"Mediocrity cannot know excellence." -- Sherlock Holmes

            by La Gitane on Thu Jan 23, 2014 at 08:01:09 PM PST

            [ Parent ]

      •  Which would mean the warning is really (7+ / 0-)

        "Don't pursue higher education." Because many of us have no choice with these things. It didn't matter what I read, it would always be the same terms.

        If knowledge is power and power corrupts, does that mean that knowledge corrupts?

        by AoT on Thu Jan 23, 2014 at 01:06:05 PM PST

        [ Parent ]

        •  The problem seems to be the consolidation, (3+ / 0-)
          Recommended by:
          mattc129, mumtaznepal, JerryNA

          not the original loans. So, in fact, making the terms clear, up front, and in plain English does matter. If you knew that you were giving up your 3% loan for an 8% loan for nothing other than the convenience of writing fewer monthly checks, would you agree to that? Maybe you would, maybe you wouldn't. I wouldn't. At least the CFPB makes lenders state all the important terms up front. If we have all the facts we can make an informed choice.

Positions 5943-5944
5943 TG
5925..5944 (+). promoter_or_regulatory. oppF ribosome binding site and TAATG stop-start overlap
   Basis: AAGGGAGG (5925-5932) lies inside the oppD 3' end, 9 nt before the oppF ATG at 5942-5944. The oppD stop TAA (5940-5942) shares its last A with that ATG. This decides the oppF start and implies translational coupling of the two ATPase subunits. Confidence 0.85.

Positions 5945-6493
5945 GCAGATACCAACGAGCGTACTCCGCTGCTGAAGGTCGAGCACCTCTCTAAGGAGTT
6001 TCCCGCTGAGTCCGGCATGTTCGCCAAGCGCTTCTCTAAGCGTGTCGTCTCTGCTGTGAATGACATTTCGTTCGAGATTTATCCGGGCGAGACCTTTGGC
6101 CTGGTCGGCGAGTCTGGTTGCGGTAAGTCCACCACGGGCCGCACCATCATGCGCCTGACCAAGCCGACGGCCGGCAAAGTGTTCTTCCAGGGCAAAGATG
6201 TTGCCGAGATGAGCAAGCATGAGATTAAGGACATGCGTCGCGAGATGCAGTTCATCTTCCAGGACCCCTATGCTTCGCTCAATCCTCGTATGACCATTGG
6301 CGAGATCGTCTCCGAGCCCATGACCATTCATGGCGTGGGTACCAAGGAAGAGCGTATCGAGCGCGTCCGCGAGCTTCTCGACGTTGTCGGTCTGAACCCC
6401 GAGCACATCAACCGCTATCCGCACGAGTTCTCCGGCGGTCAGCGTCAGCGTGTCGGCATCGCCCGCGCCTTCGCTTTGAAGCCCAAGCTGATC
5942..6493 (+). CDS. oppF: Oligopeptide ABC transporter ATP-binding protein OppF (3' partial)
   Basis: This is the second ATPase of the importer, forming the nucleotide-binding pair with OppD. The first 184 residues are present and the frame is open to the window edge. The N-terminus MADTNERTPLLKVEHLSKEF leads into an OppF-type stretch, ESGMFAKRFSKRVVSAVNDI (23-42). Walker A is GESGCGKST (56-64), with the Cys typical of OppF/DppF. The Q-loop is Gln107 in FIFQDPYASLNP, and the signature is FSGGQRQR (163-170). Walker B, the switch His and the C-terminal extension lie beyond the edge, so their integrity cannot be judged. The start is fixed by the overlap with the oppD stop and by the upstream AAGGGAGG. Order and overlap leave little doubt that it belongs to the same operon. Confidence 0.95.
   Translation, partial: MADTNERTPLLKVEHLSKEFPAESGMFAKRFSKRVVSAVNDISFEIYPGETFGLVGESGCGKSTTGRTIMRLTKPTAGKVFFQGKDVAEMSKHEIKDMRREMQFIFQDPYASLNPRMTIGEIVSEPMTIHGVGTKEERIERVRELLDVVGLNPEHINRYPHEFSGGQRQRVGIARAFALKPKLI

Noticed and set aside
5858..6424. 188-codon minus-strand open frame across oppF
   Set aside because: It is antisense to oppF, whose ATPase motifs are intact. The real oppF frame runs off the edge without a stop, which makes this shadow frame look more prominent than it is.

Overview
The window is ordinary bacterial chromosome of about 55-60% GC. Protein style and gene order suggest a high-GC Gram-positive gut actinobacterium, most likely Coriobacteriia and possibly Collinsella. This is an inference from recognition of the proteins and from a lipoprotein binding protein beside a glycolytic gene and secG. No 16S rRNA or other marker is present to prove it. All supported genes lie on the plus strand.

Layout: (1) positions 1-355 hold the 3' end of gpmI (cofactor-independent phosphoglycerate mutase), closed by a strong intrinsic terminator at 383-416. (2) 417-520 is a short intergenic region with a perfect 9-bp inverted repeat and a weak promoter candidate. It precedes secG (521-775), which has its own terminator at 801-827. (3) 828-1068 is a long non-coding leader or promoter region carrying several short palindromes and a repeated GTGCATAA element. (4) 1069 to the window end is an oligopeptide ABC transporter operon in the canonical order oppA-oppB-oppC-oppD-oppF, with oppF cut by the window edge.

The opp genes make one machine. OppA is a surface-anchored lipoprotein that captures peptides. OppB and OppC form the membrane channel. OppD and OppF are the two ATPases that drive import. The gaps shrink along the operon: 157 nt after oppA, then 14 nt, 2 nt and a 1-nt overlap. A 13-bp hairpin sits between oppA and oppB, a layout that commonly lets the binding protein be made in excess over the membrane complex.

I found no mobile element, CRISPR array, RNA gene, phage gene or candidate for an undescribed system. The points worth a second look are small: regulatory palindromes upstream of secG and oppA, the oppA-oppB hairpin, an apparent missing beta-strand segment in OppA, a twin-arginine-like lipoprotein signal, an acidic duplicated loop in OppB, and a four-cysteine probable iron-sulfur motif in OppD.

"Some folks rob you with a six-gun, some rob you with a fountain pen." - Woody Guthrie

          by Involuntary Exile on Thu Jan 23, 2014 at 01:31:22 PM PST

          [ Parent ]

          •  At two of my universities, they changed loan (10+ / 0-)

            providers every year—market competition, don't you know. And each lender had a maximum, so to cover expenses, they offered you two sets of loans per semester.

            After just two years of grad work, that amounts to four separate loans, each with a minimum payment in the hundreds.

            Anyone that did this for four years of undergrad, or for longer as undergrad+grad, may have 8 or 10 separate loans, each with a minimum payment.